Senior Tories urge UK government to make universal credit hike permanent
Boris Johnson’s government has been urged by senior Tories to make the £ 20 per week increase in universal credit permanent.
Former Tory leader Iain Duncan Smith – whose 2002 visit to Easterhouse in Glasgow inspired his much mocked benefit system reforms – signed a letter to Rishi Sunak along with five other former Tory secretaries for work and pensions.
The group warned the British Chancellor that a failure to keep the uprising in place permanently “would damage living standards, health and opportunities” for those who “need our support most as they exit the country. pandemic ”.
The extra money for benefit seekers was introduced as an emergency spending measure during the Covid crisis but is due to expire on October 1, having already been extended for six months in the March budget.
The Record has repeatedly called for the uprising to be made permanent – a position supported by the SNP and Labor.
But current pension secretary Therese Coffey has indicated that the push – which has kept many workers afloat and those who lost their jobs during the covid crisis – will soon end.
Research from the Legatum Institute think tank calculates that the weekly supplement has saved hundreds of thousands of people from poverty.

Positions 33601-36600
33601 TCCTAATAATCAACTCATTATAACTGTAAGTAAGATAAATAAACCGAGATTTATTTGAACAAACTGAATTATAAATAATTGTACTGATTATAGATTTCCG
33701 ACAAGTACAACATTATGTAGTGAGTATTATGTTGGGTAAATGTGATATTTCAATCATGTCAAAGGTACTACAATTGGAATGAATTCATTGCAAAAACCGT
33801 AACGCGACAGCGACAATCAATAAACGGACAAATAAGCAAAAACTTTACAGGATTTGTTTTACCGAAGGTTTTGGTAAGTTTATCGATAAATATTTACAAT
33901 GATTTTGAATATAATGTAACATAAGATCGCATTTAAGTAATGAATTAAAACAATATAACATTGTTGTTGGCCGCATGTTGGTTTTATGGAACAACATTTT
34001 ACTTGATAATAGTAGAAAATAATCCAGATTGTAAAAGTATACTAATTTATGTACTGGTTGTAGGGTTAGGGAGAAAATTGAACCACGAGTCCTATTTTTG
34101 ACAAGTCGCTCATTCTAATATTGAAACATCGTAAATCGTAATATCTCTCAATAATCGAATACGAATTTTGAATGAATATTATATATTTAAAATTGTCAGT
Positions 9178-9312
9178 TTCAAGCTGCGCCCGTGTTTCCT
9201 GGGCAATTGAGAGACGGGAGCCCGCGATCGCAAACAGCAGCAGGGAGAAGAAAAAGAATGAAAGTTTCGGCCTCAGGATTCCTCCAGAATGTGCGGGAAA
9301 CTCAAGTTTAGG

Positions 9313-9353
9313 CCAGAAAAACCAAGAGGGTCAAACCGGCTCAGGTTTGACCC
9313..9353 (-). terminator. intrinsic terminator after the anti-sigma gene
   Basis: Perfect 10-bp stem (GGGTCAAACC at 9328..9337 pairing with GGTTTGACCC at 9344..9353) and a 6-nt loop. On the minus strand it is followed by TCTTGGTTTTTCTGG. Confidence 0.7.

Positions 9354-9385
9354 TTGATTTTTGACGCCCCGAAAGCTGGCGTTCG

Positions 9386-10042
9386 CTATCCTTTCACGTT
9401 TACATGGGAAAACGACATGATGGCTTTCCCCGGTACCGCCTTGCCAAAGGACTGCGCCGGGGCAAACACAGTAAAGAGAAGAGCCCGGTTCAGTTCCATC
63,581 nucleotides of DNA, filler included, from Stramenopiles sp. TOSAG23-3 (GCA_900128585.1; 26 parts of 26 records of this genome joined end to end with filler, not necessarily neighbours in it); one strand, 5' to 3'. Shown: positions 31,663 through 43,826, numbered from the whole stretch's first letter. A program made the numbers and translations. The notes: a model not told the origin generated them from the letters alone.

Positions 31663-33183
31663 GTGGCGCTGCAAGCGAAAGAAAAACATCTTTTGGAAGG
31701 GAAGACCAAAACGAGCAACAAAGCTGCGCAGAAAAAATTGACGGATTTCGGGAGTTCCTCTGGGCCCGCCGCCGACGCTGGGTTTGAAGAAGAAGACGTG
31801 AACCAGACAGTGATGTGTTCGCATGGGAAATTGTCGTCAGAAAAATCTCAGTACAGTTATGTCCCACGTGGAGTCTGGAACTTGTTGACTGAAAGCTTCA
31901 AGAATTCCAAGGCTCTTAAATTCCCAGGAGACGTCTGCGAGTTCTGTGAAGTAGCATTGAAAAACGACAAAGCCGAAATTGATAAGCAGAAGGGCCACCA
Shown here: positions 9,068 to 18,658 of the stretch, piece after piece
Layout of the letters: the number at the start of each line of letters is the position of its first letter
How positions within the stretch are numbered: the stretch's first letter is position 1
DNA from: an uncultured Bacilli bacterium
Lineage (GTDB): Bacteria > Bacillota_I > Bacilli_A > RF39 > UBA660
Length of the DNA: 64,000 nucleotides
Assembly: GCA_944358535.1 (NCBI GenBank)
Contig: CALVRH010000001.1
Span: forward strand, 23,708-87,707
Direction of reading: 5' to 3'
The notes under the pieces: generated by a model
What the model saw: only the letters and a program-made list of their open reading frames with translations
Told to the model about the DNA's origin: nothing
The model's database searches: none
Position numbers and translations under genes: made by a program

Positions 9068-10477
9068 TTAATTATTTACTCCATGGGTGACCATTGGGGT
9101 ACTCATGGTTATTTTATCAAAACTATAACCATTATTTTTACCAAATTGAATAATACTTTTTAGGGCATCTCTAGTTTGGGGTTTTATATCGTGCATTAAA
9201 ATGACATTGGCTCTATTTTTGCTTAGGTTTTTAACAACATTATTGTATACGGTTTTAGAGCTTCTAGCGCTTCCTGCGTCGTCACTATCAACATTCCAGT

Although the number of people claiming benefits rose from three to six million during Covid-19, the group estimates that Universal Credit saved an additional 650,000 people from poverty during that time.
In a joint letter to Sunak, the six former cabinet ministers said, “The increase in UC has rightly been allocated to the standard UC allocation as many have not been able to work and it has it was just to protect people when they cannot work.
“But as the economy reopens and the government reassesses where it has spent money, we ask that the current personal financing in the universal credit envelope be kept at current levels.”
Ministers told MPs in the Commons last week that there would be less need for the weekly £ 20 increase in universal credit payments once restrictions on coronaviruses are removed with the government appearing ready to abolish them. social distancing restrictions by July 19.
Duncan Smith said making it a permanent feature “should be at the heart of what makes us conservatives.”
“One of the biggest, but unnoticed, successes of the government’s response to Covid has been the benefit system,” the big conservative said.
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“Universal Credit has worked well as a system for delivering money to those in need, and the extra £ 20 added has been essential in enabling people to live with dignity.
“Today, the six former Conservative Secretaries of State for Work and Pensions wrote with one voice to urge the Chancellor to protect the extra money he invested in Universal Credit.
“Failure to act would mean failing to seize this opportunity to invest in a future with more work and less poverty and adversely affect the standard of living, health and opportunities of some of the families most in need of our support. the end of the pandemic. “